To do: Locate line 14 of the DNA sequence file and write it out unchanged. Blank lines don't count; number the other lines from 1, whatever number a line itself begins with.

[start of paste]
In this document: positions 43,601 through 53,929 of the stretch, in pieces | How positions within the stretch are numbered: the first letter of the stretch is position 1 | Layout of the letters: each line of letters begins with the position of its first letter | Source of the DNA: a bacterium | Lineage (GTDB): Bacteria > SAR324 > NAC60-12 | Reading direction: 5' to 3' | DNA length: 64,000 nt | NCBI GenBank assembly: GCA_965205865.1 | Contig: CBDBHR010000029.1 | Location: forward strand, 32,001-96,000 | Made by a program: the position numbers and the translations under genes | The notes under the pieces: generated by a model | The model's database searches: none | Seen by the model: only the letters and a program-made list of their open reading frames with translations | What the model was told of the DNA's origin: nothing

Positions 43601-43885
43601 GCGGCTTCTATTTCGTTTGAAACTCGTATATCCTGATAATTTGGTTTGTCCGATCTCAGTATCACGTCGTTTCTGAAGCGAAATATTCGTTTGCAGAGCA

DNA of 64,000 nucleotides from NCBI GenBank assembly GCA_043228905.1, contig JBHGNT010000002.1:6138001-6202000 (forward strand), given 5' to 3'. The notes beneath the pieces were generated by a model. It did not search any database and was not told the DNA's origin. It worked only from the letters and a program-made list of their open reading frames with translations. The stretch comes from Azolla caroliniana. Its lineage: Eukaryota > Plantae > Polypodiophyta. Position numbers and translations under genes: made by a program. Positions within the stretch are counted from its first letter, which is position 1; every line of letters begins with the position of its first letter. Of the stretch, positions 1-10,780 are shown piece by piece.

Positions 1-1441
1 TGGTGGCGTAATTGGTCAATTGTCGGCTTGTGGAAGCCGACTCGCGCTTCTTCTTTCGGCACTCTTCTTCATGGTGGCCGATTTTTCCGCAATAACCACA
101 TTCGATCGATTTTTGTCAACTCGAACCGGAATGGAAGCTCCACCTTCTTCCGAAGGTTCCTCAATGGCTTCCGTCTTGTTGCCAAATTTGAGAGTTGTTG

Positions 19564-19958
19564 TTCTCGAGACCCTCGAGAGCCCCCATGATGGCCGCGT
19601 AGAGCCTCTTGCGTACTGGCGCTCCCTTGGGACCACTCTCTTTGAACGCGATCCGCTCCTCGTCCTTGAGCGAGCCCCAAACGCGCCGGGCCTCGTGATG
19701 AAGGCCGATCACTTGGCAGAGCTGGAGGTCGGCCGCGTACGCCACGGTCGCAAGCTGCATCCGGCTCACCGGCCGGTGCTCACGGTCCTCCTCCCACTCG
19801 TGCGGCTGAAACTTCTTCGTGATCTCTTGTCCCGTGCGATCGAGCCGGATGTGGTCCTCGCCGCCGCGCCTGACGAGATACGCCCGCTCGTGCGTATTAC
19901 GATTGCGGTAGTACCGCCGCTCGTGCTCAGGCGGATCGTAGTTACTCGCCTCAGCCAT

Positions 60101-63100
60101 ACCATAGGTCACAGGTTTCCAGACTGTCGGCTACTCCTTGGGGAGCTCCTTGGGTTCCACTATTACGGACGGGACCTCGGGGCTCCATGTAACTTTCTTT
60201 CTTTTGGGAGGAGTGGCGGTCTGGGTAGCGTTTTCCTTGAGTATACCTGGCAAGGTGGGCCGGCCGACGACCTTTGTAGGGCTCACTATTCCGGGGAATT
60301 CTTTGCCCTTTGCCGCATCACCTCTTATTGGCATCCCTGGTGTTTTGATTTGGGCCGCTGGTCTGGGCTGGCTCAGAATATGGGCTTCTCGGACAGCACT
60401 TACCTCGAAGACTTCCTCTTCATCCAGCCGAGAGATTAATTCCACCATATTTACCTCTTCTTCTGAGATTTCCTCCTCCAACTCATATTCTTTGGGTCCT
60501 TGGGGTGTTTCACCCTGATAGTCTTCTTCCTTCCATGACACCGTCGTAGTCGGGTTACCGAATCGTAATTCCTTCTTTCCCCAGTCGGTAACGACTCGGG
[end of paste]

Positions 60101-63100